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News & Press: International Trade News

Financial & political uncertainty takes its toll on global trade

05 December 2019  
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exporting importing portsource: http://www.oecd.org/sdd/its/International-trade-statistics-Q3-2019.pdf


New data from the OECD shows that EU growth is contracting, as Brexit and US-China trade tensions take their toll. 

According to the new report released by OECD, exports from the EU contracted 1.8% in the 3rd quarter compared to the previous quarter whilst imports dropped by 0.4%. Even though all EU major economies were affected, Italy has been one of the worst hit with a drop in trade for the last consecutive 6 quarters.

Imports from G20 countries, which account for 85% of world output, have also dropped 0.9%.
Laurence Boone, OECD chief economist, warned that high levels of uncertainty on trade policy and geopolitics had resulted in stagnating global trade, which is dragging down economic activity in almost all major economies.
 
The decrease in exports across the world is being held responsible for lower oil prices as well as the depreciation in other major currencies against the dollar.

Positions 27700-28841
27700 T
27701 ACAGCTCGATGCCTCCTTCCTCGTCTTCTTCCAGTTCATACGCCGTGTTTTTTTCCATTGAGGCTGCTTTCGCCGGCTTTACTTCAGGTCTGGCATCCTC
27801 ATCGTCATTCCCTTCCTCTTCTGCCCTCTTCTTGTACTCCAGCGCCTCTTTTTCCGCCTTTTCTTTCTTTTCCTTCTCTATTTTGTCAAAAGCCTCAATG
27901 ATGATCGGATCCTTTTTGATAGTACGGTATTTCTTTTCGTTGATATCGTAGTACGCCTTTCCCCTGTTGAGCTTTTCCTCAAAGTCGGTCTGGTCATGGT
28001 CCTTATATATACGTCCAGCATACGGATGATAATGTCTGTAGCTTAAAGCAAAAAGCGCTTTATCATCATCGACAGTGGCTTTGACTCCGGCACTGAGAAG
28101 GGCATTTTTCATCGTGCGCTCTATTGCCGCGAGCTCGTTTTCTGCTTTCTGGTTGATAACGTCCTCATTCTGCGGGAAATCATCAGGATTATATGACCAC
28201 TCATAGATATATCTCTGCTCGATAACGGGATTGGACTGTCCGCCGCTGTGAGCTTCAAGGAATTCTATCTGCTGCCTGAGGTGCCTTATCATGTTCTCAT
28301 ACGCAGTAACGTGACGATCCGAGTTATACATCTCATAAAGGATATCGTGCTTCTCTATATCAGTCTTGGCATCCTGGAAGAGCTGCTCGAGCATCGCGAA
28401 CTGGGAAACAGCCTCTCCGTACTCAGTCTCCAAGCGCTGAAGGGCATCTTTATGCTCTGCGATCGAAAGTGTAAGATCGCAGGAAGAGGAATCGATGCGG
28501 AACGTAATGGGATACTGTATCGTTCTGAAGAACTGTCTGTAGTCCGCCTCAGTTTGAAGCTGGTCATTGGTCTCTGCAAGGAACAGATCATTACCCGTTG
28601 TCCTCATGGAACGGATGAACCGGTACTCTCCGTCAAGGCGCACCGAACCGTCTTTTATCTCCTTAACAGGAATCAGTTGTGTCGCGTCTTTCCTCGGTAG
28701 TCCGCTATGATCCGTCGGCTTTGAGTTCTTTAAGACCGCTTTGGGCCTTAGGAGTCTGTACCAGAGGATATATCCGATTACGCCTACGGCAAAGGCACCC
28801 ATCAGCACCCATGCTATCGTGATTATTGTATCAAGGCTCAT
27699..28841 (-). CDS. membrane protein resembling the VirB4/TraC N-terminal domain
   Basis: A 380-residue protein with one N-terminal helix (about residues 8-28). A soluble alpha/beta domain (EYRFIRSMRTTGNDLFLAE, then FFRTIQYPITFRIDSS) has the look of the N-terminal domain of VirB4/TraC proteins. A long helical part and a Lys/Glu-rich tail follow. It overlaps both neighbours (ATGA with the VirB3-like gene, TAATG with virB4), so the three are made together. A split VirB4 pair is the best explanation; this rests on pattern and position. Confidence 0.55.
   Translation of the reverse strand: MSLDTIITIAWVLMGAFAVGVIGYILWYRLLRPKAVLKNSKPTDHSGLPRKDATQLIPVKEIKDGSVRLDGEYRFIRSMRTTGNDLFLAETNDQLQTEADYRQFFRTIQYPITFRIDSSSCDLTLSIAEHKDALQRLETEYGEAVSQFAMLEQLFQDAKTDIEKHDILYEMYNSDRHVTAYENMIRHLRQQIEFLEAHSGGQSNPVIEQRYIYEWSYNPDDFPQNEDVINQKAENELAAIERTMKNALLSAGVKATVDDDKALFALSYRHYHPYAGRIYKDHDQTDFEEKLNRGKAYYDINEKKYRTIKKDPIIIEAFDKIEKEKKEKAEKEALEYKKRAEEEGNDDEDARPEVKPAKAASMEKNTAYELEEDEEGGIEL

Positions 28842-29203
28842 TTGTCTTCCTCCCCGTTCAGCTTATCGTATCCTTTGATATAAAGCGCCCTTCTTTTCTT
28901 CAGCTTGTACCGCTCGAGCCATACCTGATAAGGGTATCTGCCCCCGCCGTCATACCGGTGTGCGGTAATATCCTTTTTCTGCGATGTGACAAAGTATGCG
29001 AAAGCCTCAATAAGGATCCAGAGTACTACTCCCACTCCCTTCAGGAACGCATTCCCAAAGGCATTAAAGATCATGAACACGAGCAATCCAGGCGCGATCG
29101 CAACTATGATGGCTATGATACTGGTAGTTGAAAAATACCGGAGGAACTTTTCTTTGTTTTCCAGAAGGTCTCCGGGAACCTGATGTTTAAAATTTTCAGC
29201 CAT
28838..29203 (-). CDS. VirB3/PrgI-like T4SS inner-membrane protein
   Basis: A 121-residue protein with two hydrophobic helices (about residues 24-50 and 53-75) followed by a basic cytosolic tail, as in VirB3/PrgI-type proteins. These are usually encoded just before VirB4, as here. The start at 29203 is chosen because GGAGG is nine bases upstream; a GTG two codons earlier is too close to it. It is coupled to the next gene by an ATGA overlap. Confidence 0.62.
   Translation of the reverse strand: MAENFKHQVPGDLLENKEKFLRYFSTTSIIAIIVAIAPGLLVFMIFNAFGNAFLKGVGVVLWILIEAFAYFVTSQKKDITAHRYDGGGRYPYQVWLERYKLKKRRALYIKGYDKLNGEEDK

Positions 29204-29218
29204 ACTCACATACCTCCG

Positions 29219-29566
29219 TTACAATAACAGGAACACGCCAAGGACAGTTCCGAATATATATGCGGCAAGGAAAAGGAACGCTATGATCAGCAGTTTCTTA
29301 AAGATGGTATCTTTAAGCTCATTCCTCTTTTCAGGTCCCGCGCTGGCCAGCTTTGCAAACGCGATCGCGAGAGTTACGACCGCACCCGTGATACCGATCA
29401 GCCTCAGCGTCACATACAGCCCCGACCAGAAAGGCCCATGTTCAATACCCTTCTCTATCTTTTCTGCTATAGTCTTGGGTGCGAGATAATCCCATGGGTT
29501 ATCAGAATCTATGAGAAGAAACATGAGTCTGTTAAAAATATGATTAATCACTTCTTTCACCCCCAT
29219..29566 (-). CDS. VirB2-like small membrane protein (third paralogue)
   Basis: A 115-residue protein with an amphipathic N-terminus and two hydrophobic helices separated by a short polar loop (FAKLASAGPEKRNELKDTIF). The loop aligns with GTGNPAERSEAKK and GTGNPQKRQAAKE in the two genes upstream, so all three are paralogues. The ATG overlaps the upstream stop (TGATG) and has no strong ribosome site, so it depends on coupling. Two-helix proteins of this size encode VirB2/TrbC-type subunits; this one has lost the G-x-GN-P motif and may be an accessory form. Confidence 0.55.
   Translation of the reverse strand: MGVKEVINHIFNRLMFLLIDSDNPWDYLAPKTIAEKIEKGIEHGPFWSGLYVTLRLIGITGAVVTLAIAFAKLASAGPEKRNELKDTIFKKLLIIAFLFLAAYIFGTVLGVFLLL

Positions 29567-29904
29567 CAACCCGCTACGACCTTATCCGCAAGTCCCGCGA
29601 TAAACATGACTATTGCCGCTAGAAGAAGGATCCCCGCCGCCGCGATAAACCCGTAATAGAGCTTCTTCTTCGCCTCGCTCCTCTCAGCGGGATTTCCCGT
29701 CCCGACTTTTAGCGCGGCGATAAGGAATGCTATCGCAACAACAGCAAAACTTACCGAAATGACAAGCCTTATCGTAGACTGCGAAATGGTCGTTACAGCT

EU countries are heavily reliant on trade, explaining the significant dip in figures in the EU. For example, in Germany, trade is equivalent to 87% of gross domestic product, compared with 27% for the US.
 
Timme Spakman, an economist at ING, said: 

 

“European merchandise trade has been impacted significantly by uncertainty surrounding the trade war and Brexit,”

He added: “the slowdown of German industry had an impact on European trade, as German producers ran down inventories rather than importing new intermediates”.
 
Surveys being published are also showing that more than 70% of EU & US businesses have mentioned uncertainty is a big factor for them not to invest.

Brexit uncertainty has also impacted UK exports negatively as well as causing the value of the sterling to fall against the dollar.

Looking more further afield, when we asked Ana Boata, lead Eurozone and UK economist at Euler Hermes if there are any positive signals beyond the established trading nations, she told us: 

"The major drivers are the US-China trade dispute and the monetary reaction, but we also hear alarm bells ringing in the emerging markets, particularly Argentina, Turkey and South Africa. China slowing down quicker than expected definitely has an impact – especially on South East Asia markets – but there’s also oil prices.'

“Policy easing in the US, China and the eurozone is not yet feeding through so all remain a drag on trade growth.” said Adam Slater, lead economist at Oxford Economics.


"While there are some signs of stabilisation in forward-looking sentiment indicators, the picture for the near future remains gloomy." Mr Slater added: Any improvement in the trade picture looks fragile and limited.”

 
You can read the full OECD report here: http://www.oecd.org/sdd/its/International-trade-statistics-Q3-2019.pdf